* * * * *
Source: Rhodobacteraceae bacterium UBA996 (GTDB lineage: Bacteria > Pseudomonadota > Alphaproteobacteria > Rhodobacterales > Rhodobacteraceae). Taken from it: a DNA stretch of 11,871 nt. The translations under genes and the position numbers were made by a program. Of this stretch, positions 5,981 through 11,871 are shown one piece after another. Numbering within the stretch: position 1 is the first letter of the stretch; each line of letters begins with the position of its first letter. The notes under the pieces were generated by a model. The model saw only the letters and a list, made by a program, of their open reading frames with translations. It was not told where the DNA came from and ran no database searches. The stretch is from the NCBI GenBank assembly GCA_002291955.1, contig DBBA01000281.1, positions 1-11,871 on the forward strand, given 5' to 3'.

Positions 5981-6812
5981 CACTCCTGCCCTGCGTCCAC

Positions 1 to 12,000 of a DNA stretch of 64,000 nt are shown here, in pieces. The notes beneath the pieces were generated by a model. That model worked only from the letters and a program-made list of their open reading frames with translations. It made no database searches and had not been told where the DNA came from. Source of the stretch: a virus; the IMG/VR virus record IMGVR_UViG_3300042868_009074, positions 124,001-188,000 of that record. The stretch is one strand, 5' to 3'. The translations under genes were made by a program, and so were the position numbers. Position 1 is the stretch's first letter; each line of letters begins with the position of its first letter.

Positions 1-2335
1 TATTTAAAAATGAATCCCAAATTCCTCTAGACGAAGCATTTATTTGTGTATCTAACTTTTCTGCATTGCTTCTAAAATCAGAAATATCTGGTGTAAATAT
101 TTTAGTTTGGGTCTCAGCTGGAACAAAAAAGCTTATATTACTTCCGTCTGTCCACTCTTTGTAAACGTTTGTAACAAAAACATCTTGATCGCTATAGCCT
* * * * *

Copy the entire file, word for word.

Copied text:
Source: Rhodobacteraceae bacterium UBA996 (GTDB lineage: Bacteria > Pseudomonadota > Alphaproteobacteria > Rhodobacterales > Rhodobacteraceae). Taken from it: a DNA stretch of 11,871 nt. The translations under genes and the position numbers were made by a program. Of this stretch, positions 5,981 through 11,871 are shown one piece after another. Numbering within the stretch: position 1 is the first letter of the stretch; each line of letters begins with the position of its first letter. The notes under the pieces were generated by a model. The model saw only the letters and a list, made by a program, of their open reading frames with translations. It was not told where the DNA came from and ran no database searches. The stretch is from the NCBI GenBank assembly GCA_002291955.1, contig DBBA01000281.1, positions 1-11,871 on the forward strand, given 5' to 3'.

Positions 5981-6812
5981 CACTCCTGCCCTGCGTCCAC

Positions 1 to 12,000 of a DNA stretch of 64,000 nt are shown here, in pieces. The notes beneath the pieces were generated by a model. That model worked only from the letters and a program-made list of their open reading frames with translations. It made no database searches and had not been told where the DNA came from. Source of the stretch: a virus; the IMG/VR virus record IMGVR_UViG_3300042868_009074, positions 124,001-188,000 of that record. The stretch is one strand, 5' to 3'. The translations under genes were made by a program, and so were the position numbers. Position 1 is the stretch's first letter; each line of letters begins with the position of its first letter.

Positions 1-2335
1 TATTTAAAAATGAATCCCAAATTCCTCTAGACGAAGCATTTATTTGTGTATCTAACTTTTCTGCATTGCTTCTAAAATCAGAAATATCTGGTGTAAATAT
101 TTTAGTTTGGGTCTCAGCTGGAACAAAAAAGCTTATATTACTTCCGTCTGTCCACTCTTTGTAAACGTTTGTAACAAAAACATCTTGATCGCTATAGCCT